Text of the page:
Lets cut to the chase (we are talking about optimization anyway ;) The plan was to implement the following functions:
- Alloc: Given a size, allocates memory and returns a reference (offset)
- Free: Given the reference (offset), frees the associated memory
We’ll skip how these functions were implemented and we’ll stick to knowing what it does, which is the same as malloc, new, free, etc... So, I had an initial version of my code (alloc & free) in GoLang and ran some benchmark to check its performance.
Even though we are allocating and freeing chunks of objects that sum more than 16MB, 17.24s seemed too much.
I tend to optimize the code pre-maturely but I’ve consciously avoided doing that this time. That being said, it doesn’t mean I had avoided optimization altogether, I’ve optimized wherever I thought was absolutely necessary.
On a higher level, the implementation involves RWLocks, System Calls, Algorithm to Merge overlapping intervals, Random number generator, etc… So instead of witch-hunting the reason(s) for the slow execution, which could take hours or even days, I decided to make a
As fancy as the name may sound, at the core, its pretty simple. Let's start by setting our expectations clear.
1. I’ve not implemented a machine learning algorithm that can optimize any code (and hope it doesn’t exist :P)
2. I’m not here to explain how to write an optimized code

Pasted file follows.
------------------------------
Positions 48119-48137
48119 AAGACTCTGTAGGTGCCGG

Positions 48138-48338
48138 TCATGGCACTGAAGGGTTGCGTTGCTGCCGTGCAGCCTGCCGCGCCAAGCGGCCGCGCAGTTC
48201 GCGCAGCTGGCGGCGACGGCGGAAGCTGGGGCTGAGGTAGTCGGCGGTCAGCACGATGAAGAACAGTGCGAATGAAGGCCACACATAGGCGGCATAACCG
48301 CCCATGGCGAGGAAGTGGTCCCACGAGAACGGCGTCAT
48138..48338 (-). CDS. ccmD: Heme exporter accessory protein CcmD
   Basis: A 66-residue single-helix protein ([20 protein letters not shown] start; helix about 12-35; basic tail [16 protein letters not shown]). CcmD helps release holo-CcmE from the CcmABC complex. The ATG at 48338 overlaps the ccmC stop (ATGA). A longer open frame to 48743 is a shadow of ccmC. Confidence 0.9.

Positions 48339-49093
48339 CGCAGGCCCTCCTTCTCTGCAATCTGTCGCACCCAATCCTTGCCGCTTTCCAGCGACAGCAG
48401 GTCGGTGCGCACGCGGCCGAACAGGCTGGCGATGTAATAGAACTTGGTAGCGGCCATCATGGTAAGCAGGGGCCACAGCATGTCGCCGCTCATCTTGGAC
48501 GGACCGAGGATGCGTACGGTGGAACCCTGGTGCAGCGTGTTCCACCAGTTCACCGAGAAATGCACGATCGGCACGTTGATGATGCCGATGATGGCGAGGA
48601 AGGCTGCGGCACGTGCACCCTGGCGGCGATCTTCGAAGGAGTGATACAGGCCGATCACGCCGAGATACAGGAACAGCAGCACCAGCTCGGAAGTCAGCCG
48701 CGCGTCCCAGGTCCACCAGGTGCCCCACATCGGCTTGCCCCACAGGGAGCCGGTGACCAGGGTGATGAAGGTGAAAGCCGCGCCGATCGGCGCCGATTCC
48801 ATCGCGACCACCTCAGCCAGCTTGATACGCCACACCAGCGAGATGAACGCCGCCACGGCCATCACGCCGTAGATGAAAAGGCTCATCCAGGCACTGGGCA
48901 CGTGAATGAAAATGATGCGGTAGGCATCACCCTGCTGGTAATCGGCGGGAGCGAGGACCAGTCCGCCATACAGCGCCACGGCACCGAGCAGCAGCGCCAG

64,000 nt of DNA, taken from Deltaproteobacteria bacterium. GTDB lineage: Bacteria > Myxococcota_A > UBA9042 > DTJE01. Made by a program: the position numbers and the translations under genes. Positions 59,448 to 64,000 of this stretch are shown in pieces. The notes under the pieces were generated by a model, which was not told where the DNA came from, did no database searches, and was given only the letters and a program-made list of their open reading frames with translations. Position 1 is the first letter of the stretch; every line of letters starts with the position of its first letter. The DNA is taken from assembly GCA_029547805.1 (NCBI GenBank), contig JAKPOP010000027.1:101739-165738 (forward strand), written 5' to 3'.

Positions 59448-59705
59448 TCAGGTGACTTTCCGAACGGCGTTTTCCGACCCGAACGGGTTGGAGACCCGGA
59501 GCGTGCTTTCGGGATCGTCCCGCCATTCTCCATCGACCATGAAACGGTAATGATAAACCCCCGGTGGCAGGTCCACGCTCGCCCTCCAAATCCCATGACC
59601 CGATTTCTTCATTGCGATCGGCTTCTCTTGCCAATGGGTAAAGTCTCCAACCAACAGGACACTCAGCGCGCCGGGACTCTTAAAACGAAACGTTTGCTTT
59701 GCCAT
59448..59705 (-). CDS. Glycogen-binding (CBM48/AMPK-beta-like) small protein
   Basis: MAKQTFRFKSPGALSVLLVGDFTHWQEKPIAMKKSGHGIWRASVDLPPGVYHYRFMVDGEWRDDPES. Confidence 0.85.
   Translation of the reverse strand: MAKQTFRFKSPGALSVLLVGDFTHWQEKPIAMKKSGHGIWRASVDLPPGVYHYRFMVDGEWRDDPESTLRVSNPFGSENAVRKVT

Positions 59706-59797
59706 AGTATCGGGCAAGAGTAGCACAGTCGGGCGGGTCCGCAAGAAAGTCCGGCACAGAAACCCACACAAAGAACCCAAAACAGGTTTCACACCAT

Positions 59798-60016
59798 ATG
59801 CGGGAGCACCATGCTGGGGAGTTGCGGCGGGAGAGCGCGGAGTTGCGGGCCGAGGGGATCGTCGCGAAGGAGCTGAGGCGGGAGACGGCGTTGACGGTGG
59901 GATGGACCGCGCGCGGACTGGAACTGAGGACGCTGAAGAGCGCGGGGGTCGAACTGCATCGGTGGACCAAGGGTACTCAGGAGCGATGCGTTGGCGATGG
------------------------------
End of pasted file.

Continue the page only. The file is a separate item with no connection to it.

GoLang has a beautiful profiler which tells you precisely the time taken by different functions. Here’s the result of CPU profiling:
Now, this came as a surprise, as
IsFreeSpace is just going to check if the offset belongs to a free space and that’s it. The code for the function is as simple as it can get. Take a look at it yourself!
It loops through the free spaces and checks if offset falls within its boundaries. Even in terms of time complexity, it's just O(n).
But the profiling data did point to this exact function being the time consumer. So believing in data, I went ahead to implement a
binary search for the same (as the free spaces were sorted by
startIdx). I knew, theoretically, it should be O(lg n) and ran the same benchmark.
It runs almost on the same size as the previous benchmark (and I promise
IsFreeSpaceis the only function I changed).
So when it comes to optimization, here are the key take-aways from this mini-experiment
- Start with a brute-force approach to test the logic
- If we are certain that a piece of code requires optimization, then go-ahead. (Mostly, a strong intuition is a data-driven subconscious decision ;)
- If we require an optimal code but unsure where we are losing out, a data-driven approach will definitely lend us a helping hand
A parallel thought: After your decide to optimize, let your leetcode mode kick-in. (Yes, they are used in real projects!)
P.S: This is not a one-size-fits-all solution and definitely not the only way!